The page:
But it is also time-intensive to process vast amounts of data generated by Web logs.

    'If expense is a major concern, Web log analysis is least expensive,' Pagano said. There are several free open-source tools that agencies can try, including Report Magic and Analog.

    The page tag method is more focused, zeroing in on the specific sections you want to examine and producing manageable amounts of data. That makes this method useful for granular analysis. Of course, the results of page tag analysis depend on how intelligently those tags are deployed.

    The development of Web 2.0 sites is a special challenge to Web analytics applications. Neither Web logs nor page tags are good at dealing with Web sites using multiple active frames, nor are they good at tracking whether embedded videos and other content are accessed.

    Some vendors ' such as Coremetrics, Omniture, Unica and WebTrends ' emphasize that they offer Web 2.0 functionality at some level. But Web 2.0 offers such a variety of features that you should inquire about the technologies and actions you want to track.

    Some Web analytic programs rely exclusively on Web logs. Others rely exclusively on page tags. Some applications allow you to collect and use both methods, and some also throw in custom tools for tracking Web 2.0 actions.

    To select the most suitable solution, you should carefully consider what types of information you need about your Web site.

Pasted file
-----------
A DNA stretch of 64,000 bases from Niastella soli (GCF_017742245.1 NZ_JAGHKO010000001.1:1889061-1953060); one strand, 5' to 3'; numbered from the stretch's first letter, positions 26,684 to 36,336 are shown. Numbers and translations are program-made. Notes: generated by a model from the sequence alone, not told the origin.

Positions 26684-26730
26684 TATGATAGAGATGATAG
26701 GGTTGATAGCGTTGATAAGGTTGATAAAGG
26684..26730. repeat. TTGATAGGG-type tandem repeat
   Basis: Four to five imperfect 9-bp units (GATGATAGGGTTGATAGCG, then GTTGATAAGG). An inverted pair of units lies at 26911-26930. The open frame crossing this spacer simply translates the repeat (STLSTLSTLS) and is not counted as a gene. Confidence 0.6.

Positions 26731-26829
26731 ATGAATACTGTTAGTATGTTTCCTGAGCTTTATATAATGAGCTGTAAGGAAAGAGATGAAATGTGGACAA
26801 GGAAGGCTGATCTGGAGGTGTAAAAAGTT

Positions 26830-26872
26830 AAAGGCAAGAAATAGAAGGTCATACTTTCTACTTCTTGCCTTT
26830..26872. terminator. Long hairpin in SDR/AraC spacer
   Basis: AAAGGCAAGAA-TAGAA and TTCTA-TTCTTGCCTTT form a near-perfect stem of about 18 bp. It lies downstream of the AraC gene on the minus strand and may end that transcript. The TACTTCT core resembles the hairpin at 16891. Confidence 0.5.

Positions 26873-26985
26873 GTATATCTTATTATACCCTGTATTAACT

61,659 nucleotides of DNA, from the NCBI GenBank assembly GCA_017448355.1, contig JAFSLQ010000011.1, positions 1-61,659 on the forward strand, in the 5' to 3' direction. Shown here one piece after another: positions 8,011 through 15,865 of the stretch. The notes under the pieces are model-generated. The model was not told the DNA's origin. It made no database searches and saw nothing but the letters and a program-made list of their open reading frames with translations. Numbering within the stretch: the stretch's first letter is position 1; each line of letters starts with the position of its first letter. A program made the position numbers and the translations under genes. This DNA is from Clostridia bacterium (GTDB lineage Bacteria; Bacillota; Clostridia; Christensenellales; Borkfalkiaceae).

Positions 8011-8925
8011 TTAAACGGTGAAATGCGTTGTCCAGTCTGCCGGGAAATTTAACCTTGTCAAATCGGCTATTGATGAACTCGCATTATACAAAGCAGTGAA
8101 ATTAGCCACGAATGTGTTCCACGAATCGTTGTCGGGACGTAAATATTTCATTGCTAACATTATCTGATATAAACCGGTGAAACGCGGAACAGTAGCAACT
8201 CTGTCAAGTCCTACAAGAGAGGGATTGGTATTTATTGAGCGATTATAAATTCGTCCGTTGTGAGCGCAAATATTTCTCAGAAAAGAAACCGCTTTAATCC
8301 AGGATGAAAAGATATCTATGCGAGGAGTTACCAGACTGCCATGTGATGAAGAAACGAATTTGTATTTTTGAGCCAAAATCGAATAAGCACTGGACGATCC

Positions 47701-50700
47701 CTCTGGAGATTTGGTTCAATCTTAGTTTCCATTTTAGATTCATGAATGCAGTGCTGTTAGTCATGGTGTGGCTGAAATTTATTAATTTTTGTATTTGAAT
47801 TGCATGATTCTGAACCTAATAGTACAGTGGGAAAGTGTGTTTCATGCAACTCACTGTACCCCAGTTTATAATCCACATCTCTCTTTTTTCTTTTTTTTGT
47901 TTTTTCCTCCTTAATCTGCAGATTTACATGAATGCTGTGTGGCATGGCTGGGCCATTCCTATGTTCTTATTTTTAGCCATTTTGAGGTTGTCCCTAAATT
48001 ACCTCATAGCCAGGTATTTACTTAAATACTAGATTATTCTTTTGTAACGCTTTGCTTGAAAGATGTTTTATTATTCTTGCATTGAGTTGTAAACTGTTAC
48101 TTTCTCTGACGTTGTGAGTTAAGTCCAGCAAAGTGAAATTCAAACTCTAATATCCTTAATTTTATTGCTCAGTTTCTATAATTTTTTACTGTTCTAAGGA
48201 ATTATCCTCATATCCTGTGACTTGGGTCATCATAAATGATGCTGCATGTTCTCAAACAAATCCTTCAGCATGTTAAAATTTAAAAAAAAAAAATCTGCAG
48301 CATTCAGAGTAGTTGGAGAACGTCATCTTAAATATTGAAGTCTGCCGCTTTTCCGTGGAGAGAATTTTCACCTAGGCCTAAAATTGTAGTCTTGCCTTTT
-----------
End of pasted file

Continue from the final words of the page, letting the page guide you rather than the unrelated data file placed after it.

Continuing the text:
If you're content with basic traffic numbers, such as the number of visitors per month or the most-used search term, you're in luck. The most basic Web analytics tools will give you those answers for little money and effort.

    Picking the right solution

    But what if your questions are more complex, such as what your visitors are looking for and whether they find it? In that case, you'll need to think hard about how best to tease that answer from the available information. What data would help you answer that? What pages would be the best source of that data? Is it the kind of situation that requires monitoring over time? These are the considerations you need to keep in mind before you even attempt to perform Web analytics.

    Also, bear in mind that nearly all Web analytics vendors offer hosted, software-as-a-service solutions in which they run the software and collect the data. Many vendors have licensed software, where your agency runs the software and handles the data. With a hosted service, your agency pays by the number of page views or server calls.

    SaaS solutions have the advantage of not requiring any software on the premises, which means no administration tasks and lower support costs. A disadvantage is that you don't have direct access to the data or the application, making deeper analysis or customization difficult. 'Agencies may have security or privacy concerns, with data on shared servers, al- though this is becoming less of an issue,' Kemelor said.